If in fact testosterone were the culprit, then men aged ±22 would have the highest incidence of BPH and cancer, as testosterone levels are at their highest point in the early 20’s, but of course they don’t. From the early twenty’s to the late twenty’s testosterone makes it’s greatest drop, thereafter it continues to decline, but at a slower rate.

Progesterone also down regulates the action of oestrogen if used in a sufficiently high dose. The endogenous oestrogen made by humans is now being supplemented by synthetic oestrogens found in the environment. They are now found in food, air, water, plastics, skin care products, no one can avoid them. Some authorities speculate this is the cause of the increase in problems such as hyperplasia or cancers of any hormonally sensitive tissues, such as the prostate, endometrium, cervix and breasts. So, despite often being, erroneously, thought of as a ‘female’ hormone progesterone for men is essential to preserve masculinity!

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After a series of, how shall I put it, life’s ‘hiccups’ I was left feeling ….well…not quite myself. I have always thought of myself as a strong independent person – ‘superwoman’ – doing anything and everything, being everywhere, so when I found myself drained of all my energy, barely managing to get to work each day, sleeping every weekend, tired and emotional, I knew something was wrong; I did not recognise myself ….this was not me! The usual blood tests revealed nothing and I felt frustrated that as a healer and therapist I was able to help others yet unable to heal myself. By a series of events I ‘found’ an amazing nutritionist based in South Africa and through a series of elimination tests and a hair analysis, I discovered I had Candida, low progesterone and severe adrenal fatigue. Ok, it wasn’t a death sentence but I was really upset and angry that I’d allowed myself to get into that state of ill health. To cut a long story short, I firstly tackled the Candida (more about this at a later date) with vitamins, minerals and amino acids, I started to take natural progesterone (which I’ll never be without) and it took an extremely long time but I finally feel I’ve cracked the adrenal fatigue issue (not with Maca, which I mentioned below, but with Ashwaghanda and I’d like to discuss this wonderful herb at a later time).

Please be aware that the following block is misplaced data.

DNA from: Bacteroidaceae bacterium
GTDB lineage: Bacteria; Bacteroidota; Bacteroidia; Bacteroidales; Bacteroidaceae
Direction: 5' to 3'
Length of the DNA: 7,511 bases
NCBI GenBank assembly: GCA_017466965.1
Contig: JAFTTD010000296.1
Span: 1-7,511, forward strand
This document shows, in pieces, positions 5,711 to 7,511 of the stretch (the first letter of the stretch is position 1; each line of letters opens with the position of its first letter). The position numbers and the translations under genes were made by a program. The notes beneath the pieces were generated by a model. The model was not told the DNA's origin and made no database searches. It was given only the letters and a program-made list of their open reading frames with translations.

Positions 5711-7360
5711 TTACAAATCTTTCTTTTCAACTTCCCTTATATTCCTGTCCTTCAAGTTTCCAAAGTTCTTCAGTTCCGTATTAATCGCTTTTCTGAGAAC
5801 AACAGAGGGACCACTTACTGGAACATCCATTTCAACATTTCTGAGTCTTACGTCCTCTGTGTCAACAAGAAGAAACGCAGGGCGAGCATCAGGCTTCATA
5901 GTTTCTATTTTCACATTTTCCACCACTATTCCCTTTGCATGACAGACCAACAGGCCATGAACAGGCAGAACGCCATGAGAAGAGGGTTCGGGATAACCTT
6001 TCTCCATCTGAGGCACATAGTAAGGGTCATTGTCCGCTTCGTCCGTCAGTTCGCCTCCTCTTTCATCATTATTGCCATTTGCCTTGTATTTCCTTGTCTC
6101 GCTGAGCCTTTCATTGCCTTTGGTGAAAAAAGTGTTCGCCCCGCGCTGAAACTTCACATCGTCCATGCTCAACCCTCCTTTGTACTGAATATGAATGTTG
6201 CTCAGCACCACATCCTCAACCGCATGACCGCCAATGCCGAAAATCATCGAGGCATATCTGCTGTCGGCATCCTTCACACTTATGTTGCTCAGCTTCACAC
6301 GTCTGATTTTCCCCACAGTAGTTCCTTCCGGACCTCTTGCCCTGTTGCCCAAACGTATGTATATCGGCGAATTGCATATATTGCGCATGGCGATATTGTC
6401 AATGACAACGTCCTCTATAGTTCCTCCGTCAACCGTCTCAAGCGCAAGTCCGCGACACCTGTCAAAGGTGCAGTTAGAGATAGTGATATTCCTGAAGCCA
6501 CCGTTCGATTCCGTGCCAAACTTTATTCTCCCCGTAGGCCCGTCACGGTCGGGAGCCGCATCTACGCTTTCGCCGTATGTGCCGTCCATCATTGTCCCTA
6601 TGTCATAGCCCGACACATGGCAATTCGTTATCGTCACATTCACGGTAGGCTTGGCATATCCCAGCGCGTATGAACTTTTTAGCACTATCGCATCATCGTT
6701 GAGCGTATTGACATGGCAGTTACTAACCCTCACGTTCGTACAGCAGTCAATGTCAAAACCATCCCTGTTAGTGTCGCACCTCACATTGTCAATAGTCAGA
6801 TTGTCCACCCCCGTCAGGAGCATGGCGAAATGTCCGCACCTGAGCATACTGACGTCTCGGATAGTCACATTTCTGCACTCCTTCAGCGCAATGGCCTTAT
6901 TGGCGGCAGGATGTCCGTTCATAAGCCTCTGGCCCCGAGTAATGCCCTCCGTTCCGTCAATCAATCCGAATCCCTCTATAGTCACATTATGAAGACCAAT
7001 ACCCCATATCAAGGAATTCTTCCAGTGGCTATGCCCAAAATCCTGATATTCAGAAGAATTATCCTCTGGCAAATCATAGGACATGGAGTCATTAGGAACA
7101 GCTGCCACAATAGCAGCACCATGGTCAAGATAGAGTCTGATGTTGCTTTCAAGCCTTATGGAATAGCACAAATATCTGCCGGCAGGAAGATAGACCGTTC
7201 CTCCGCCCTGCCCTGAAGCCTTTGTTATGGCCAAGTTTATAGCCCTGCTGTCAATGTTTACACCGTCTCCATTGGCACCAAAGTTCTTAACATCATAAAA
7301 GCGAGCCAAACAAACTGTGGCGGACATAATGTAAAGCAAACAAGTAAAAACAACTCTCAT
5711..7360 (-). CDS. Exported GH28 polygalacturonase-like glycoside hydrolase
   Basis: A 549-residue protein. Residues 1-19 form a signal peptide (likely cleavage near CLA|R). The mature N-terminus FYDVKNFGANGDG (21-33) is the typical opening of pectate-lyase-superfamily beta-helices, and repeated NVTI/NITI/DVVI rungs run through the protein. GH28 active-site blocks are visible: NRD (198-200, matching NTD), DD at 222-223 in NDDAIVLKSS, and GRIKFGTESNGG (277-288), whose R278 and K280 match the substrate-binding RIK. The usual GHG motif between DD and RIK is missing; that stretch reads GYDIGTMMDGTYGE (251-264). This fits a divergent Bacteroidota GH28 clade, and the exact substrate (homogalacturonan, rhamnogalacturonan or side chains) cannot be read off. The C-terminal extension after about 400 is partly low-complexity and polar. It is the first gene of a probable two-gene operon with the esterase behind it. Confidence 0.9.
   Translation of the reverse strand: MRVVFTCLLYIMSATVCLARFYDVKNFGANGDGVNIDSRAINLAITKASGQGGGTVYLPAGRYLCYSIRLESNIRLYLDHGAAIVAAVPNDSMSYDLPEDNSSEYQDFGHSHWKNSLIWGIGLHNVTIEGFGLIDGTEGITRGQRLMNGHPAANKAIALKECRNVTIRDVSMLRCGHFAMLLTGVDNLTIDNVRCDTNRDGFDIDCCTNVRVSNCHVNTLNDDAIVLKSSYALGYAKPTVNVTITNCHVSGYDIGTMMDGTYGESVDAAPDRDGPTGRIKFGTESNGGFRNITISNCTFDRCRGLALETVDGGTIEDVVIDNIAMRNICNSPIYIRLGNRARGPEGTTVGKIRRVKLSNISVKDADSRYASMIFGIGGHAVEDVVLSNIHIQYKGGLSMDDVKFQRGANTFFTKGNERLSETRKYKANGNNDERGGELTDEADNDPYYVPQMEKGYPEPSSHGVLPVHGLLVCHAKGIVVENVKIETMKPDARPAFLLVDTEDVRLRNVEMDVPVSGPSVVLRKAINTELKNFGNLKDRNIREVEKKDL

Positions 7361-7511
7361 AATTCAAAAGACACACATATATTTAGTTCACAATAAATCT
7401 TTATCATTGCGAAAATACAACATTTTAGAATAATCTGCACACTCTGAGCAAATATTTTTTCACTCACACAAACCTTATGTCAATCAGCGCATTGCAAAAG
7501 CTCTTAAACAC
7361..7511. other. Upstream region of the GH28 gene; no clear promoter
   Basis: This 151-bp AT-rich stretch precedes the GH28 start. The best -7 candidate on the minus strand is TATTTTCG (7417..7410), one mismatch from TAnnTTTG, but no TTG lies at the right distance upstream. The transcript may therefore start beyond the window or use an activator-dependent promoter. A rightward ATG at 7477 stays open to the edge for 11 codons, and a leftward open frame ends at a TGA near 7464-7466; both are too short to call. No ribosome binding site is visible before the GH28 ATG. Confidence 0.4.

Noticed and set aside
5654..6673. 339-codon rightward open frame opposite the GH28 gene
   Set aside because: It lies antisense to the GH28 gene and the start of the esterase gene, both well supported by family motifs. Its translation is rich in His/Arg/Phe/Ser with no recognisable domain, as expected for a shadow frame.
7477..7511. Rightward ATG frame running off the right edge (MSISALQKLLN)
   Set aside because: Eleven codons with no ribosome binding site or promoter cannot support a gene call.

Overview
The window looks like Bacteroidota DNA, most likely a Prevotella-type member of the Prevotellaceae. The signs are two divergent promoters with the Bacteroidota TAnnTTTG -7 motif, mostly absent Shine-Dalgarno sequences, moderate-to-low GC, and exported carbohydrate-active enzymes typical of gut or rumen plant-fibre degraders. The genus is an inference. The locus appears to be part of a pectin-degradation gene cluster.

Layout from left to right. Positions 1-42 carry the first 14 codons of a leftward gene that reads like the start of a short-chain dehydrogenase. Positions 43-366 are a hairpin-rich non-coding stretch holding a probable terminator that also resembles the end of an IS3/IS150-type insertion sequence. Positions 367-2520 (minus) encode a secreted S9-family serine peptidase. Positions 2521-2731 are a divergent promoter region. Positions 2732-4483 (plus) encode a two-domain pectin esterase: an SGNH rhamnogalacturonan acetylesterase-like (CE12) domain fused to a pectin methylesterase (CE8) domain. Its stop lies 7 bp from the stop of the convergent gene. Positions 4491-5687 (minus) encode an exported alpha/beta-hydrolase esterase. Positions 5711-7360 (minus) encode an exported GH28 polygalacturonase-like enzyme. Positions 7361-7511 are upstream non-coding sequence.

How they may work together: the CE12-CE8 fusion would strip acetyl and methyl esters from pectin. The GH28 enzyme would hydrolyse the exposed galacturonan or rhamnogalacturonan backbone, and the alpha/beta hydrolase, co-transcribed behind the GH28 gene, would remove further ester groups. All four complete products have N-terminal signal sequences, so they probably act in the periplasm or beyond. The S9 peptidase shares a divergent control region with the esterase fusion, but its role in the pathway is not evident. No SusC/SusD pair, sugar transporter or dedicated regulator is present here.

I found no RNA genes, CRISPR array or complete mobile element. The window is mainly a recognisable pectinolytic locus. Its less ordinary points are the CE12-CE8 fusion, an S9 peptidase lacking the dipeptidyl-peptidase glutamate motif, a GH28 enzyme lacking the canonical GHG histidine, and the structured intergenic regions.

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Well, I can categorically say that even after completing a health sciences degree in which I was awarded a first class honours, this adult teaching course is the most challenging thing I’ve ever done. Six weeks intensive training on the principles and methods of teaching – a challenge indeed. But It’s almost at an end and it has equipped me with new knowledge, new skills and a new confidence in myself and my abilities. I hope that this qualification if open up a new set of opportunities as I travel on life’s journey.